<p>This thesis describes aspects of the biology of <em>Mycocentrospora acerina</em> (Hart.) Deighton and their implications for caraway ( <em>Carum carvi</em> L.) cultivation. The biology of <em>M. acerina</em> under field conditions was not yet described satisfactorily. More is known of <em>M. acerina</em> as the causal agent of liquorice rot, a post-harvest disease in carrots. Various studies in caraway were performed in the period from 1990 until 1995 with the aim to obtain information on <em>M. acerina</em> and to generate a set of crop protection methods based on this information. Chapter 1 provides an introductory overview.</p><p>Chapter 2 reports on the dispersal of conidia of <em>M. acerina</em> in caraway field trials. A Burkard spore trap, rotorods, inverted Petri dishes containing sucrose agar and rain gauges were used to trap conidia of <em>M.</em><em>acerina</em> . Sporulation was stimulated by rainfall (≥2 mm) and moderate temperatures (around 15°C). Solar radiation had a negative effect on sporulation. Hardly any conidia were found in the spore traps on rainless days. Short distance (≤9 m) spread of <em>M.</em><em>acerina</em> was mainly caused by splash dispersal of its conidia. Trap plants at 0 to 4 m from the inoculum source were readily infected under moist conditions. Beyond 9 m from an inoculum source no infection of caraway trap plants was found. Trap plants at 9 m from an inoculum source were infected in one out of three seasons only. Long distance (&gt; 9 m) spread could not be demonstrated by the techniques used in this study. The results suggest that, usually, a caraway field is infected by inoculum sources within that field.</p><p>Chapter 3 deals with the effect of mechanical injury on disease incidence, incubation period and lesion development rate on caraway roots following infection by <em>M. acerina</em> . After inoculation with <em>M. acerina</em> , disease incidence of injured roots was significantly higher than of non-injured roots under laboratory conditions. The incubation period of <em>M. acerina</em> was significantly shorter on injured roots than on non-injured roots. The incubation period shortened with increasing root injury level. Younger injured roots tended to be more resistant to <em>M. acerina</em> infection than older injured roots, as expressed by longer incubation periods. The lesion development rate was, on average, higher on heavily injured roots than on non-injured or slightly injured roots. The lesion development rate remained fairly constant after the first appearance of the symptoms on the caraway root, until the whole root was colonized. Caraway roots carefully dug up in autumn frequently showed injuries enabling <em>M. acerina</em> to penetrate the roots. However, the correlation between root injury and root rot after cold storage was weak. Injury of roots had a stimulating effect on infection by and development of <em>M. acerina</em> , but roots without wounds could be infected too.</p><p>Seed transmission of <em>M. acerina</em> in caraway is demonstrated in Chapter 4. Seed transmission efficiency varied between 27 and 62%. Methods to quantify <em>M. acerina</em> seed infection in caraway are presented and discussed. Seed infection levels were usually less than 3%, but infection levels up to 50% were found. <em>M. acerina</em> remained viable in caraway seeds for at least three years. Results suggest that infected caraway seed can be an inoculum source for the development of anthracnose in caraway crops. The importance of seed infection for long distance dissemination and for the onset of an epidemic is discussed.</p><p>The effect of seed infection of caraway by <em>M. acerina</em> on crop establishment and yield was studied in field experiments described in Chapter 5. High seed infection levels hampered crop establishment of caraway and limited the number of plants producing a root diameter large enough to permit flowering in the next year.</p><p>Chapter 6 reports on the search for inoculum sources of <em>M. acerina</em> on caraway. Obvious suspects are cover crops of biennial caraway and preceding crops of annual caraway. Other suspects are weeds in or alongside the field. Finally, survival structures of the fungus, chlamydospore chains, packed in plant debris or naked, are suspected. <em>M. acerina</em> is able to infect many plant species, including cover crops of caraway such as spinach for seed production and peas. However, the agronomical suitability of a crop to serve as a cover crop of biennial caraway proved to be a more important factor in determining caraway yield than the susceptibility of the cover crop to <em>M. acerina</em> . This finding was corroborated by the fact that spinach and peas as preceding crops had no significant effects on <em>M. acerina</em> development in spring caraway sown the next year. Dill, barley and four weed species were found as new hosts of <em>M. acerina</em> . The role of weed hosts, susceptible crops and plant debris in the survival of the fungus in years without caraway is discussed. Caraway sown on soil containing infested caraway straw, infested debris of other plant species or chlamydospores grown in pure culture, became infected by <em>M. acerina</em> . Only high inoculum densities of chlamydospores in the soil caused severe damping-off of caraway seedlings. The opportunity for disease management by agronomical means is quite limited.</p><p>Chapter 7 describes the effect of some cultivation measures on anthracnose development in caraway. A reduction of leaf wetness duration was positively correlated with a decrease of disease severity. Lodging and higher plant density prolonged leaf wetness duration. Disease incidence and severity of anthracnose were reduced by crop management activities minimizing leaf wetness duration. Reduction of nitrogen levels reduced the risk of anthracnose development in spring and biennial caraway. Decreasing the sowing rate from 8 to 4 kg ha <sup>-1</SUP>resulted in a lower disease severity and an increase of seed yield in spring caraway, but not in biennial caraway. In biennial caraway disease severity decreased with wider row spacing. A damage threshold between 6% and 12% disease severity is proposed. Positive financial results of crop management activities are indicated.</p><p>Relationships between scientific aspects described in the previous chapters and the applied research described elsewhere are discussed in Chapter 8. Problems with anthracnose of caraway occur after long periods of rainfall. The disease cannot be prevented by any single crop protection measure. However, some measures reduce the occurrence of <em>M. acerina.</em> Reducing the risk of yield loss due to this pathogen should begin with 1) a disease-free start to delay the build-up of inoculum (disease-free seeds, choice of an uncontaminated field), 2) slowing down the epidemic in spring by taking measures to avoid lodging and to limit leaf wetness duration in a crop (reduction of sowing rate, intermediate row spacing and reduction of nitrogen fertilization), and 3) seed dressing can retard the early infection of seedlings, but it is illegal in the Netherlands. Fungicides against white mould ( <em>Sclerotinia sclerotiorum</em> ) sometimes reduce anthracnose in caraway, but results cannot be guaranteed.</p>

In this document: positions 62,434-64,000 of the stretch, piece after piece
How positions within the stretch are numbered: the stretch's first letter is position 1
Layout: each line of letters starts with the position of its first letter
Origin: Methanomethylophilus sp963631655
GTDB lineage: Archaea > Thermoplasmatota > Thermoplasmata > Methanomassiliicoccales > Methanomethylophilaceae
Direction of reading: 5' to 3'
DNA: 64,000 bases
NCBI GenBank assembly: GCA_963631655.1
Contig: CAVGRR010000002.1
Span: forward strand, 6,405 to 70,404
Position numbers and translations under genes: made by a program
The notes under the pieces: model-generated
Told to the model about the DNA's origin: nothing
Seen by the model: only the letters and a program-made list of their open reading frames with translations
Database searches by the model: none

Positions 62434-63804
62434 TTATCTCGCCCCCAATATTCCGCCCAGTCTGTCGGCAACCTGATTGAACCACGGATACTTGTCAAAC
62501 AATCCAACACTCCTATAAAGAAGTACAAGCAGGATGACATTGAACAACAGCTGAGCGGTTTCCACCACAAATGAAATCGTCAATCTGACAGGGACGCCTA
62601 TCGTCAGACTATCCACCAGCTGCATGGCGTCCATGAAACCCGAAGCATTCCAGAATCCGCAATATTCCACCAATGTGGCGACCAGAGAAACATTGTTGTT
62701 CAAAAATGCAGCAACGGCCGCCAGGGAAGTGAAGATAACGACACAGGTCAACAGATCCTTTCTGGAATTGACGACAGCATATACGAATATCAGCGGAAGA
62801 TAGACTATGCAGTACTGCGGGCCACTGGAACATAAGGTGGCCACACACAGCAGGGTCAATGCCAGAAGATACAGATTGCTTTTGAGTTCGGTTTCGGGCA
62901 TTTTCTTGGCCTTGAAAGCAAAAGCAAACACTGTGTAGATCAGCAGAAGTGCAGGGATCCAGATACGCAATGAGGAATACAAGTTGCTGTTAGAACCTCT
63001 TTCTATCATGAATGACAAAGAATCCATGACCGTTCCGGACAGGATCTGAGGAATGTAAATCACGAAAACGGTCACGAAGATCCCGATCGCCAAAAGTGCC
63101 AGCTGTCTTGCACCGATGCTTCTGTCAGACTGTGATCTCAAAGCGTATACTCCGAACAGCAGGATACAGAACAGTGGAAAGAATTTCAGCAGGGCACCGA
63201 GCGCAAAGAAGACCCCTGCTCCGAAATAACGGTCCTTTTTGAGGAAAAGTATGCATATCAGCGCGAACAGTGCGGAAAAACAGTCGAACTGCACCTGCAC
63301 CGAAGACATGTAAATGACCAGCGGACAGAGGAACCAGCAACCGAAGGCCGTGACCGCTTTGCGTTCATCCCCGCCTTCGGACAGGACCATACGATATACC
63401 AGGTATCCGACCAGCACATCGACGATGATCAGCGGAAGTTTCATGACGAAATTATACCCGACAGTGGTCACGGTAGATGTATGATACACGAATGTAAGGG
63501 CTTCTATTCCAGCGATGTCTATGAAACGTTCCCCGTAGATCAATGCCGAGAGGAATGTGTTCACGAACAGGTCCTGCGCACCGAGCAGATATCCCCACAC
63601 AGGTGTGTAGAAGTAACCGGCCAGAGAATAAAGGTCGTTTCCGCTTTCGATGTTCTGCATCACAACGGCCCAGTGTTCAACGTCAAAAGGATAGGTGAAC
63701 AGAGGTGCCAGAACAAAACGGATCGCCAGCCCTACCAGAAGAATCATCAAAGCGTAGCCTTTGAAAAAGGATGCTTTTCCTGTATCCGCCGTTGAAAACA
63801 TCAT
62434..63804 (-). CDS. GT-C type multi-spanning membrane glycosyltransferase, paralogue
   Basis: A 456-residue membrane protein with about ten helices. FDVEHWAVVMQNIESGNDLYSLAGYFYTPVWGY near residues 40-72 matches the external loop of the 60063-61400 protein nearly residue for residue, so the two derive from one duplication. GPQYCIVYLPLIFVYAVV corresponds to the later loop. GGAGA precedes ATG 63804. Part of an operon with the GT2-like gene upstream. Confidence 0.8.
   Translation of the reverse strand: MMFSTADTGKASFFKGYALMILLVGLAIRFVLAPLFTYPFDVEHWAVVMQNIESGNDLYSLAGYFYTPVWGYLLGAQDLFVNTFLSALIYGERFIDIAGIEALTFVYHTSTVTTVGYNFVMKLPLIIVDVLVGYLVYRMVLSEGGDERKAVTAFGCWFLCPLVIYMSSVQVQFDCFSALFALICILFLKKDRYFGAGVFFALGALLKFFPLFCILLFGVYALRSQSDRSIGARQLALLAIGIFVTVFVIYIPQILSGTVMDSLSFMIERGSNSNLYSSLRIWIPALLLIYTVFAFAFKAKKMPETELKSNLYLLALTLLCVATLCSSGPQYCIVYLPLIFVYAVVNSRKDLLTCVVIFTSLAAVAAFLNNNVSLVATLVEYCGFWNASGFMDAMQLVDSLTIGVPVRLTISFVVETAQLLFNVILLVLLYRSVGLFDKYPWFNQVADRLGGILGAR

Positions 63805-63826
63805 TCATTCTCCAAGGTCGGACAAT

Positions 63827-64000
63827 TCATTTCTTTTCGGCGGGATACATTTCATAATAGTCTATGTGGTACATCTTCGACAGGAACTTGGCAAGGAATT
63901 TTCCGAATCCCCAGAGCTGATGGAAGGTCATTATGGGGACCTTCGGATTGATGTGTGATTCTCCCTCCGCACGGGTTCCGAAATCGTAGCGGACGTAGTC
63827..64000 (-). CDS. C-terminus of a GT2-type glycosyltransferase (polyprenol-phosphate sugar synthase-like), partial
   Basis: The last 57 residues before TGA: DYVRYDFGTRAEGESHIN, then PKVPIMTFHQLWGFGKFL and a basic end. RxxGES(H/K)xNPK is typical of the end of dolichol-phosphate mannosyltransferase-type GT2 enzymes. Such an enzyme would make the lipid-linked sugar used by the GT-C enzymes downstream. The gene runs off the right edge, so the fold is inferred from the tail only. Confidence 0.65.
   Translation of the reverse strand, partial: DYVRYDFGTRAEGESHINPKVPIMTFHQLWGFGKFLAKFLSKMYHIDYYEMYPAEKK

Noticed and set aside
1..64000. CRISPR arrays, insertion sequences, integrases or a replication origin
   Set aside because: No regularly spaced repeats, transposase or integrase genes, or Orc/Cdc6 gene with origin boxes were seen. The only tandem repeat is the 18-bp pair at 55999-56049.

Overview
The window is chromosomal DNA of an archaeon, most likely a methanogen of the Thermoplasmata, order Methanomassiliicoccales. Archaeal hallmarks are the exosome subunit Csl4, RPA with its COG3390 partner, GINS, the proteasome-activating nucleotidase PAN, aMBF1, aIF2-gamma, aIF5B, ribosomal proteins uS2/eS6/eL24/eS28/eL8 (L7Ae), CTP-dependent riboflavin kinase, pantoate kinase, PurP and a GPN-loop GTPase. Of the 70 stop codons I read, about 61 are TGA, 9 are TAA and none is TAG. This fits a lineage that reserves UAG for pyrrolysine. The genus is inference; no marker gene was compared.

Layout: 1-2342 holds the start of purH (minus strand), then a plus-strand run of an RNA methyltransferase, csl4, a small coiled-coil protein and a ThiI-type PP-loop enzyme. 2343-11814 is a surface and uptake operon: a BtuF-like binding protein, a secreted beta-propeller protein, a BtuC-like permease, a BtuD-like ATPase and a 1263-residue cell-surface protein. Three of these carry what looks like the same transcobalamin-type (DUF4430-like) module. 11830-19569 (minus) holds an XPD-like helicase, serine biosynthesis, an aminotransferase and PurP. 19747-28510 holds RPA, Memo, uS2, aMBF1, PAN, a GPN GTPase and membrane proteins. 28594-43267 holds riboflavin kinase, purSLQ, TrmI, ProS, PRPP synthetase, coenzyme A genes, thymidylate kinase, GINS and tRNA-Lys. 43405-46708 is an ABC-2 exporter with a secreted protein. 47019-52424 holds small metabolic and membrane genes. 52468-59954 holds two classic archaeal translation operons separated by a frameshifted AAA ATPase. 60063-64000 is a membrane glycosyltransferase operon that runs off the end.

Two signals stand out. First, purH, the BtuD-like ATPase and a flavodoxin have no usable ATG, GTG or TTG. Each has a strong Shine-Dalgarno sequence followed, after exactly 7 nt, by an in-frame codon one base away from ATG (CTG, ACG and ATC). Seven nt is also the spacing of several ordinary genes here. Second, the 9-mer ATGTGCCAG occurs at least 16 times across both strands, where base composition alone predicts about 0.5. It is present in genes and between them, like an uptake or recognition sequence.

Original languageEnglish
QualificationDoctor of Philosophy
Awarding Institution
Supervisors/Advisors
  • Zadoks, J.C., Promotor
Award date10 Jun 1998
Place of PublicationS.l.
Publisher
Print ISBNs9789054858515
Publication statusPublished - 1998

Keywords

  • plant pathogenic fungi
  • deuteromycotina
  • carum carvi
  • caraway
  • plant protection
  • pest control
  • disease control
  • mycocentrospora acerina